Kneeling Chair in Use

Once you’re used to it, you’ll find that your body is constantly in motion, balancing your torso through micro-adjustments in your back muscles. This constant tension and adjustment strengthens your core and helps alleviate back pain.

2.4. Hip Alignment Prevents Spinal Compression

One of the most dangerous issues with a standard office chair, and one of the most common workplace injuries, is spinal issues caused by compression. Any bad posture while sitting can lead to a spine that’s out of alignment, and that lack of alignment can cause spinal compression. Discs and vertebrae are put under tension, and that tension can cause discs to wear or even herniate, leading to back pain that can even require surgery to correct.

2.5. Better Circulation Promotes Healing

In a standard office chair, several points of contact (such as your glutes, the backs of your knees, and the base of your spine) can all restrict or cut off circulation to different parts of your body.

Restricted circulation

While you’ll never fully cut off blood flow, restricted blood flow can lead to aches and pains, and it can reduce bodily healing, as your blood has a harder time ferrying nutrients to sore muscles. Thus, a kneeling chair, which removes those pressure points, can promote healing and reduce pain.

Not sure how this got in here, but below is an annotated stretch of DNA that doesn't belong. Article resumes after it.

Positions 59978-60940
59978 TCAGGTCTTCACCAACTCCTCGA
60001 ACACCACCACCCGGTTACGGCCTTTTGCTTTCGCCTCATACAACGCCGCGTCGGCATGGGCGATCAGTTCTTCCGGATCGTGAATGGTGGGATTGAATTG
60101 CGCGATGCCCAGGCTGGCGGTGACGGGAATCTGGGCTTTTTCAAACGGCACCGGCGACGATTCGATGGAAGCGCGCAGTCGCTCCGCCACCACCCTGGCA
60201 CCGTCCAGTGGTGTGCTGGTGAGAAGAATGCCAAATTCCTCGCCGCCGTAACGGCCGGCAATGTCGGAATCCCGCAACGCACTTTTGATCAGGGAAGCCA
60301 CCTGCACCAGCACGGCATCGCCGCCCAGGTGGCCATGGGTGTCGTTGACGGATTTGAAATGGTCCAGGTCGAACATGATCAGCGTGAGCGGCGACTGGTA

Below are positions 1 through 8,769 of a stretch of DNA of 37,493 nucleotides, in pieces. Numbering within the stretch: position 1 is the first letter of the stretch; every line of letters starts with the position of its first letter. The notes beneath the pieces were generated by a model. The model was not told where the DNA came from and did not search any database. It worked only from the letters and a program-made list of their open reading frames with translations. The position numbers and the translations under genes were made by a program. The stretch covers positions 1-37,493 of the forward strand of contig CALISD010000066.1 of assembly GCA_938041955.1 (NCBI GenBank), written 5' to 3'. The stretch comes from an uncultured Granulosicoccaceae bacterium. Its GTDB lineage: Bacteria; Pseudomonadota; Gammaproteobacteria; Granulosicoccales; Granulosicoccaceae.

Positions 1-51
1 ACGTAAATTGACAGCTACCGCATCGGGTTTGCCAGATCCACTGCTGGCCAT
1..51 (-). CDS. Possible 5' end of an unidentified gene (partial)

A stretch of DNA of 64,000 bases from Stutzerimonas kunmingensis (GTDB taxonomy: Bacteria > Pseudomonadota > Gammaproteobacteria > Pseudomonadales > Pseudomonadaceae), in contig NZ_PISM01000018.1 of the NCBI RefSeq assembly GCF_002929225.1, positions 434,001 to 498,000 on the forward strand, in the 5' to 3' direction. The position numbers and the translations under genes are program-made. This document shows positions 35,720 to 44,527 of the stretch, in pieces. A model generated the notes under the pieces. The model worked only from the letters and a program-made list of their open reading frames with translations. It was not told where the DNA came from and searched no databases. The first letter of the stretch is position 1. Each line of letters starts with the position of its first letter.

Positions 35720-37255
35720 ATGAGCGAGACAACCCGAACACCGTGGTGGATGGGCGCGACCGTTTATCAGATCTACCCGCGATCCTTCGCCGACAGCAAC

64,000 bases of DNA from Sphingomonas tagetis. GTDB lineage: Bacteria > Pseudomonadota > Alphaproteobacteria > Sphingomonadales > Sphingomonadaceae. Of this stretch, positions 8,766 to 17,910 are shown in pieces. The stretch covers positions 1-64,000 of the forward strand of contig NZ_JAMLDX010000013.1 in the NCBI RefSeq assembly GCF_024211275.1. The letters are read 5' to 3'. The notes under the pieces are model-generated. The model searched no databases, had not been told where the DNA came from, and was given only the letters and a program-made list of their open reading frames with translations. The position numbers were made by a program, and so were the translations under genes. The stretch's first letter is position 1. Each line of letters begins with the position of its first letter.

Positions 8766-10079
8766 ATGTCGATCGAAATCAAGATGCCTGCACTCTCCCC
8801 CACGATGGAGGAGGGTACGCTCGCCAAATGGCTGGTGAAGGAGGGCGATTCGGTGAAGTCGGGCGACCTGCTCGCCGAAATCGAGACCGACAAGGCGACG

2.6. Foldable for Storage

Some kneeling chair designs, though not all of them, can be folded up easily and stored in an out of the way place when you’re not using them. They’re much smaller and more easily shuffled than a typical office chair, and you can fit more of them in a given space, particularly if you need to move them so you can shuffle around other furniture.

3. Cons of Kneeling Chairs

3.1. Elaborated